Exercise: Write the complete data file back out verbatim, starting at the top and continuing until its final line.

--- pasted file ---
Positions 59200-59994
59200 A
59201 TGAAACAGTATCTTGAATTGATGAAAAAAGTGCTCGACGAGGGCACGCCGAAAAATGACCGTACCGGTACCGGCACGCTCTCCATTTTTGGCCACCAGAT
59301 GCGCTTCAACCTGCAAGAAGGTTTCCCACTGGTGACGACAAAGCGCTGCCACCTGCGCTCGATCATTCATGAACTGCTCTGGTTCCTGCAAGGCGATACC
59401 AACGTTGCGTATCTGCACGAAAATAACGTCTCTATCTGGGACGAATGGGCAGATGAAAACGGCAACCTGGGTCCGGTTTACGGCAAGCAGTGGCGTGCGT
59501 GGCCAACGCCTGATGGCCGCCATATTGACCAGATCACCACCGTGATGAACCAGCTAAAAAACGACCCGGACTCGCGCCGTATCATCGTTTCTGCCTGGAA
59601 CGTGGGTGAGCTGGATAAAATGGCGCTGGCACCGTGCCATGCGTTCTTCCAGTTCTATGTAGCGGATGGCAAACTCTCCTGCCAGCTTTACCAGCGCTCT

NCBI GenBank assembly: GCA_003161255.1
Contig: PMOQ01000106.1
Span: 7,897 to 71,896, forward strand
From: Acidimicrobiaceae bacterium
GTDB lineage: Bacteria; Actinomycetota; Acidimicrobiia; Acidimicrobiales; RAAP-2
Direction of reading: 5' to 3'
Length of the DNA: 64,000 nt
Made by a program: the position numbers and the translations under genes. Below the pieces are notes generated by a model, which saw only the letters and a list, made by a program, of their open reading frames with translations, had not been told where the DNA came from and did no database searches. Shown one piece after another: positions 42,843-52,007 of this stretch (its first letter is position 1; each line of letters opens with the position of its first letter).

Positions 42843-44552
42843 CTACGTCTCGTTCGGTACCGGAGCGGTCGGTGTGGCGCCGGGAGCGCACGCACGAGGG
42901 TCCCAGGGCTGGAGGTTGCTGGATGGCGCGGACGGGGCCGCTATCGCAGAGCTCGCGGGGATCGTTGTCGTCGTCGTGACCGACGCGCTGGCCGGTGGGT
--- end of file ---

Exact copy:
Positions 59200-59994
59200 A
59201 TGAAACAGTATCTTGAATTGATGAAAAAAGTGCTCGACGAGGGCACGCCGAAAAATGACCGTACCGGTACCGGCACGCTCTCCATTTTTGGCCACCAGAT
59301 GCGCTTCAACCTGCAAGAAGGTTTCCCACTGGTGACGACAAAGCGCTGCCACCTGCGCTCGATCATTCATGAACTGCTCTGGTTCCTGCAAGGCGATACC
59401 AACGTTGCGTATCTGCACGAAAATAACGTCTCTATCTGGGACGAATGGGCAGATGAAAACGGCAACCTGGGTCCGGTTTACGGCAAGCAGTGGCGTGCGT
59501 GGCCAACGCCTGATGGCCGCCATATTGACCAGATCACCACCGTGATGAACCAGCTAAAAAACGACCCGGACTCGCGCCGTATCATCGTTTCTGCCTGGAA
59601 CGTGGGTGAGCTGGATAAAATGGCGCTGGCACCGTGCCATGCGTTCTTCCAGTTCTATGTAGCGGATGGCAAACTCTCCTGCCAGCTTTACCAGCGCTCT

NCBI GenBank assembly: GCA_003161255.1
Contig: PMOQ01000106.1
Span: 7,897 to 71,896, forward strand
From: Acidimicrobiaceae bacterium
GTDB lineage: Bacteria; Actinomycetota; Acidimicrobiia; Acidimicrobiales; RAAP-2
Direction of reading: 5' to 3'
Length of the DNA: 64,000 nt
Made by a program: the position numbers and the translations under genes. Below the pieces are notes generated by a model, which saw only the letters and a list, made by a program, of their open reading frames with translations, had not been told where the DNA came from and did no database searches. Shown one piece after another: positions 42,843-52,007 of this stretch (its first letter is position 1; each line of letters opens with the position of its first letter).

Positions 42843-44552
42843 CTACGTCTCGTTCGGTACCGGAGCGGTCGGTGTGGCGCCGGGAGCGCACGCACGAGGG
42901 TCCCAGGGCTGGAGGTTGCTGGATGGCGCGGACGGGGCCGCTATCGCAGAGCTCGCGGGGATCGTTGTCGTCGTCGTGACCGACGCGCTGGCCGGTGGGT